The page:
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About Hard and Soft Iron Distortions .

Magnetic measurements will be subjected to distortion. These distortions are considered to fall in one of two categories; hard or soft iron. Hard iron distortions are created by objects that produce a magnetic field. A speaker or piece of magnetized iron for example will cause a hard iron distortion. If the piece of magnetic material is physically attached to the same reference frame as the sensor, then this type of hard iron distortion will cause a permanent bias in the sensor output. Soft iron distortions are considered deflections or alterations in the existing magnetic field. These distortions will stretch or distort the magnetic field depending upon which direction the field acts relative to the sensor. This type of distortion is commonly caused by metals such as nickel and iron. In most cases hard iron distortions will have a much larger contribution to the total uncorrected error than soft iron.

Learn more about them :

Using Artificial Intelligence for magnetometer calibration on ESPrtk .

ESPrtk's calibration quality is very high.

ESPrtk version 3.9.8 uses artificial intelligence (AI) to solve noise removal and automatically find the calibration matrix very accurately.

It has been tested many times with different data inputs (a lot of noise, missing spherical data) and both solved them perfectly.

Using AI solves problems that old algorithms cannot solve such as determining eccentricity and distortion with noisy input data samples (or simply being unable to determine where 'standard shape' of the input data).

The result was astonishing, with 99.99% eliminated noise. The algorithm works very well, even when only 1/4 surface points data exist in input data. Distortion and eccentricity due to hard-iron and soft-iron are completely removed.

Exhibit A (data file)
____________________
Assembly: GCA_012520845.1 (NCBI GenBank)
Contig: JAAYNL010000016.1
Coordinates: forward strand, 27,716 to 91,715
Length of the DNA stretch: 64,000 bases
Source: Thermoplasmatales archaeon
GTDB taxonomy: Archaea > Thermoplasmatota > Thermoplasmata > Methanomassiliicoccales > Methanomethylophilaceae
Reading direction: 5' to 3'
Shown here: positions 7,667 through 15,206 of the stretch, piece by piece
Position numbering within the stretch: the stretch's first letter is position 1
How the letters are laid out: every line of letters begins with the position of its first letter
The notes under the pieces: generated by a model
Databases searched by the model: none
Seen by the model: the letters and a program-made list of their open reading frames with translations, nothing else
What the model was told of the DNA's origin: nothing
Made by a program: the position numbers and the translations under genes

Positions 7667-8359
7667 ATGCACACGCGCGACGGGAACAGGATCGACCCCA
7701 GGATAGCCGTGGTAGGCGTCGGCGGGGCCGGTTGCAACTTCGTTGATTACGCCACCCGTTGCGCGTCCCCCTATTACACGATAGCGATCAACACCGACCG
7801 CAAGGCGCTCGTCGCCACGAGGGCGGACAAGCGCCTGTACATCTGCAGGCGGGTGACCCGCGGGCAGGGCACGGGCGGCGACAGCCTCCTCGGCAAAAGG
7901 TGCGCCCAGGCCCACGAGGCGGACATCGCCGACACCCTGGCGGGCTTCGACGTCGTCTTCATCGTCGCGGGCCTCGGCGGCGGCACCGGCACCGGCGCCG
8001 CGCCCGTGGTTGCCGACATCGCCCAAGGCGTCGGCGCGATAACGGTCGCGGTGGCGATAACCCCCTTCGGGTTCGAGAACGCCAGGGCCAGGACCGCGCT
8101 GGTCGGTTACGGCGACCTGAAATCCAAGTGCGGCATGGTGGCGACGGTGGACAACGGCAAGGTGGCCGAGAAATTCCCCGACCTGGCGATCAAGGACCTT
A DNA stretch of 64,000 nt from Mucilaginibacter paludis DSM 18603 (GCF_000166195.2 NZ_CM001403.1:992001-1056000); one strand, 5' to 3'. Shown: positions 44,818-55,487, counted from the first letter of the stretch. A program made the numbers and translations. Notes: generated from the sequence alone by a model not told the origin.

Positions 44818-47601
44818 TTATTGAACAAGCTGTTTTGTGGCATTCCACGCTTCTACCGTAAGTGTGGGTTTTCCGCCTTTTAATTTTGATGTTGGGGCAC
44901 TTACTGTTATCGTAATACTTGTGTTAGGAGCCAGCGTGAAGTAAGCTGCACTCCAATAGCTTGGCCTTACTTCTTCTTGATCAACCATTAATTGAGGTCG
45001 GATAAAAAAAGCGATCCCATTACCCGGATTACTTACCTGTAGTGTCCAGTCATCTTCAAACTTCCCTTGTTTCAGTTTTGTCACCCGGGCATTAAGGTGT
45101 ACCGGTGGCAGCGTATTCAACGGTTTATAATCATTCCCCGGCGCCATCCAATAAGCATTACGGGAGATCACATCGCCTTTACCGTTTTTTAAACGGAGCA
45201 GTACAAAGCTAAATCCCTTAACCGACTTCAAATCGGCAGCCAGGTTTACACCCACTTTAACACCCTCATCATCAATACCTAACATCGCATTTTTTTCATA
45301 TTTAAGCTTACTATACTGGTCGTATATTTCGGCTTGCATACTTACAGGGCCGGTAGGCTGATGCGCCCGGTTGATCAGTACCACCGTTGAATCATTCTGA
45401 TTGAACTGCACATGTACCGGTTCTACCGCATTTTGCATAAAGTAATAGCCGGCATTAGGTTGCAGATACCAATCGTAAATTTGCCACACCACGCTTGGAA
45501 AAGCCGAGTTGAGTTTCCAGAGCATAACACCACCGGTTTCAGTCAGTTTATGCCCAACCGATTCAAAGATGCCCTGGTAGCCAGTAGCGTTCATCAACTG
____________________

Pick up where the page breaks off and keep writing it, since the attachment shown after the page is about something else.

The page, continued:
Testing results.

During the development of AI calibration algorithm for ESPrtk. We wrote a program to create different data samples with real-world effects such as deformation of hard iron and soft iron, noise, roughness, duplicate pattern, etc.

You can also download it here: Link Download

For more using magnetometer calibration tool on ESPrtk, go to this page .

Below are some capture images of the calibration results.

Exam 1.

Configure Value Configure Value
Samples 1000 Offset X -244
Sphere radius 50 Offset Y 200
Rough Noise 9 % Offset Z -155
Random Noise 20 % Scale X 100 %
Remove_Y_axis 0% Scale Y 152 %
Download Link Scale Z 40 %

Exam 4.

Configure Value Configure Value
Samples 1000 Offset X -220
Sphere radius 50 Offset Y 150
Rough Noise 11 % Offset Z -223
Random Noise 80 % Scale X 151 %
Remove_Y_axis 0 % Scale Y 53 %
Download Link Scale Z 200 %

Exam 6.

Configure Value Configure Value
Samples 1000 (removed 1/2 sphere surface X-axis ) Offset X 160
Sphere radius 50 Offset Y 152
Rough Noise 8 % Offset Z 206
Random Noise 28 % Scale X 65 %
Remove_Y_axis 50 % Scale Y 135 %
Download Link Scale Z 61 %

Exam 7.

Configure Value Configure Value
Samples 1000 (removed 1/2 sphere surface Y -axis ) Offset X 132
Sphere radius 49 Offset Y -158
Rough Noise 2 % Offset Z 146
Random Noise 20 % Scale X 100 %
Remove_Y_axis 50 % Scale Y 200 %
Download Link Scale Z 100 %

Exam 8.

Configure Value Configure Value
Samples 1167 (removed 3/4 sphere surface Y -axis ) Offset X -112
Sphere radius 50 Offset Y 152
Rough Noise 0 % Offset Z -137
Random Noise 5 % Scale X 100 %
Remove_Y_axis 75 % Scale Y 200 %